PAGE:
It's always a bittersweet day for me the day after Valentine's. Today would have been my mother's 60th birthday. Every year I try talking myself into breaking free and 'letting go' of acknowledging or even remembering certain dates and occasions associated with her and the rest of my family, but each time, 365 days later, my feelings are only stronger than ever before in keeping the spirit of her and others loved ones alive. No matter how painful it may be, I cannot help but celebrate and honor them. Who I am is all because of my parents. How could I ever forget about them?
There was a powerful scene between Enid and Glenn from last night's season premiere of The Walking Dead. [SPOILER ALERT] By the way, IMO, this was probably one of the best episodes in the entire series. If you don't watch the show because it's all about violence and zombies, then you are mistaken. The entire show, really, is a story of how people respond to unimaginable horror. Some simply don’t have the backbone for it, some thrive in it, and others have their fates decided at their own personal snapping point, the point at which they change. While searching for supplies inside a church together, Enid finds a scripture written on the wall from James 2:26, "Faith without works is dead." Enid tells Glenn that, in terms of fleeing or fighting, she wanted to run before they had reached the church. Glenn immediately explains that's how you lose people. Even after they're gone. Confused, Enid asks what he means by that and he replies with, "The people you love made you who you are. If you stop being you, that last bit of them that's inside of you is gone." Faith without works is dead faith because the lack of works reveals an unchanged life or a spiritually dead heart. There are many Scriptures that make it very clear that true saving faith will result in a transformed life, which is demonstrated by the “works” we do. So to me, if you change as a person, even if it's trying to hide the pain deep inside you, you will not grow or strengthen as a person let alone survive. Death is certain, life is not. If I stop remembering who I love and where I came from, I'm not sure who I'd be anymore. For me, it's not even an option.
In other words, you can't run from the pain. Go towards it. Most people who don't know me on a personal level think I got my passion for photography from my husband. The truth is, he has definitely had an influence on me, but the first person to ever peek my interest in photography was my mother. She was also the first person to get me a camera. And when I sift through the photos she'd taken over the years, one thing is true. She had quite an eye, actually, she was exceptional. Perhaps (or at least I'd like to think) that's where I inherited my 'eye'. My father wasn't half-bad either as you can see from the photos he took of us.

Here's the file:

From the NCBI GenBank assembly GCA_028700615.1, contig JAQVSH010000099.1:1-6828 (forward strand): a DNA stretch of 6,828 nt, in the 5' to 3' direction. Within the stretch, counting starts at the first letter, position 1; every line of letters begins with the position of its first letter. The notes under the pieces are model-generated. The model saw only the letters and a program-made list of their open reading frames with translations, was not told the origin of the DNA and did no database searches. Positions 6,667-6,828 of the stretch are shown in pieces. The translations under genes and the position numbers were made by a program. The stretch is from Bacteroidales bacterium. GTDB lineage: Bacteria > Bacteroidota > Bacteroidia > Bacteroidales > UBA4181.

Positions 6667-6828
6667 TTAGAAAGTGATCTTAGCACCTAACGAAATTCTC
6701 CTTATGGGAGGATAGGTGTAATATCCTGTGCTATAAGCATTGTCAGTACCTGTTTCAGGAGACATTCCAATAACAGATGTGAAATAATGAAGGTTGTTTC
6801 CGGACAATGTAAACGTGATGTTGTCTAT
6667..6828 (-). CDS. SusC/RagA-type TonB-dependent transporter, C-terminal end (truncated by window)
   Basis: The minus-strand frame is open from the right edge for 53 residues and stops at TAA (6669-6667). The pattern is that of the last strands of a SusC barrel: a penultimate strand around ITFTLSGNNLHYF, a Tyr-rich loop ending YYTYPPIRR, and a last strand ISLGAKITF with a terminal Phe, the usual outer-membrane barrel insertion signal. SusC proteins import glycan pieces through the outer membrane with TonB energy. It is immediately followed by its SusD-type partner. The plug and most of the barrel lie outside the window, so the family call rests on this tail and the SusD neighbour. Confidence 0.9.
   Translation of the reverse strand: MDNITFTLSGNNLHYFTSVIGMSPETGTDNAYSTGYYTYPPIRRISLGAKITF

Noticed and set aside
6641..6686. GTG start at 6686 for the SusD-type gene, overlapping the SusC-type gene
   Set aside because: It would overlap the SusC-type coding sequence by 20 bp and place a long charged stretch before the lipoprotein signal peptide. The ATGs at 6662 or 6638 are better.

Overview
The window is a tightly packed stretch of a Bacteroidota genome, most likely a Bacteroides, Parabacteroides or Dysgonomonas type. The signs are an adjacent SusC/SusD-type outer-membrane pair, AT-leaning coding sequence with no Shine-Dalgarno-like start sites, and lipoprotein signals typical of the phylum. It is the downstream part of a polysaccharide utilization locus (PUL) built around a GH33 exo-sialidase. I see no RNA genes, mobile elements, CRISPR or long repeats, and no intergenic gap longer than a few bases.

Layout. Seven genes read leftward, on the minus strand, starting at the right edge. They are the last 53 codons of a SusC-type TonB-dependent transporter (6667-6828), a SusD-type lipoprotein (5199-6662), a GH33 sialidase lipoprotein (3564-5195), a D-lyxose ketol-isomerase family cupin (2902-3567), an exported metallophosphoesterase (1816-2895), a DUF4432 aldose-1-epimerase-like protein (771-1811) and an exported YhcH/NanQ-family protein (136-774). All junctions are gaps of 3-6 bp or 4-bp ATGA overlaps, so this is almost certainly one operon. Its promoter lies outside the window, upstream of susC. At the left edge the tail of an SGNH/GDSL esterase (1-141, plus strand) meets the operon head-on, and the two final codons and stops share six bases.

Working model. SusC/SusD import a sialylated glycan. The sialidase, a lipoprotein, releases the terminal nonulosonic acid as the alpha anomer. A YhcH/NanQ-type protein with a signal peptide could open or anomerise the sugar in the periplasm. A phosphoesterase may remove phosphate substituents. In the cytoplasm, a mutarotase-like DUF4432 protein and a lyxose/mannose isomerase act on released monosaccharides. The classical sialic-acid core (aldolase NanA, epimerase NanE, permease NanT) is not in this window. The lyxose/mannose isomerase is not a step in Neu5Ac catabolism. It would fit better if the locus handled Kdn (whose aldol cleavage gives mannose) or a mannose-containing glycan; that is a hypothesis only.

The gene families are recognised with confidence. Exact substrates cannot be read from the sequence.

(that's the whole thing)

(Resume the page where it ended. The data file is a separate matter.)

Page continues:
I still have the camera she used through those years we had together. It's an old point-and-shoot film camera, a Freedom III Minolta, that I still use it from time to time, but only for special occasions. Film is just too darn expensive these days. But you see all these photos of my mother and I on the beach in today's post? They're all from the same camera! How cool is that? Call me a sentimental fool, but these memories are all I have left. And I don't care what anyone says, I will cherish them until the day I die. It's important for me to show these photographs to my own children one day too, as it is just as imperative for them to know where they come from, going back many generations. #KoreanPride 🇰🇷🇰🇷🇰🇷
When I was going through the photos I have of me and my mother today, I wanted to pick a warmer, summer-like theme. It's Monday, I've got the Winter Blues, and I miss my West Coast Cali girl vibes! Even though it always makes me a little sad looking at some of the photos, I couldn't help but smile remembering some good times from this California trip. I was in second grade and it was the very first time I'd gotten on a plane. I remember our layover in Chicago. I remember losing my favorite stuffed animal from this vacation, and was nearly heartbroken from never finding him. I remember it was the first time my mother's parents met my Dad. They didn't speak English so my mother was their personal translator. I remember grandpa catching something while fishing with my dad, and as an elder, he had trouble reeling in what seemed to be Moby Dick! My Dad assisted him with the line and when he pulled it up enough for everyone to finally see what is was, a baby hammerhead shark hung from the hook! Seconds after our discovery, a hungry duck swam by and snatched the shark for lunch! We laughed and laughed and laughed until our bellies hurt. Well... everyone except the boys who lost their 'prize'! Ha! Ha!
My mother's Korean name is Sun-Hui (pronounced Sun-Hee) but when she came to the States everyone had trouble pronouncing it so she just told 'em to call her, 'Sunny'. If you ever had the pleasure of meeting her, you knew why that nickname was perfectly suited for her. I even inherited her Americanized name, being my middle name is 'Sunny'. I miss her dearly but I know that she lives on through me and my brother. I can't wait to see her again, and this I know for sure. My faith can never be broken. Until then, keep shining down with your Light & Love, Ma. Happy Birthday. I miss you. I love you. Always. From your lil' 하마 xoxo.